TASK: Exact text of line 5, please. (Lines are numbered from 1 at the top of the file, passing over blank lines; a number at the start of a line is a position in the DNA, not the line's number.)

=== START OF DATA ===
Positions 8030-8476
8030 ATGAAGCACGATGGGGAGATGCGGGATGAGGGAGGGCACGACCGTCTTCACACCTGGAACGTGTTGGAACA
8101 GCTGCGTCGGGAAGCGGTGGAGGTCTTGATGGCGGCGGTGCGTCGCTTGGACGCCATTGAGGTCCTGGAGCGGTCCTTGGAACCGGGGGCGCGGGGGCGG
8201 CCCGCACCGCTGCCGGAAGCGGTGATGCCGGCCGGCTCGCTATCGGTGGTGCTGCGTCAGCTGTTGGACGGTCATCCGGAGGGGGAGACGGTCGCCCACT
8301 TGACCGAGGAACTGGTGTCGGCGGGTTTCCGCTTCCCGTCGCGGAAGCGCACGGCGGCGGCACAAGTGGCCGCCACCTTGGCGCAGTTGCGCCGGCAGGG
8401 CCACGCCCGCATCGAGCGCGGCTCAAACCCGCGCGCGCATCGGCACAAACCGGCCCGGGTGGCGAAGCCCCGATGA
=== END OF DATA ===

8301 TGACCGAGGAACTGGTGTCGGCGGGTTTCCGCTTCCCGTCGCGGAAGCGCACGGCGGCGGCACAAGTGGCCGCCACCTTGGCGCAGTTGCGCCGGCAGGG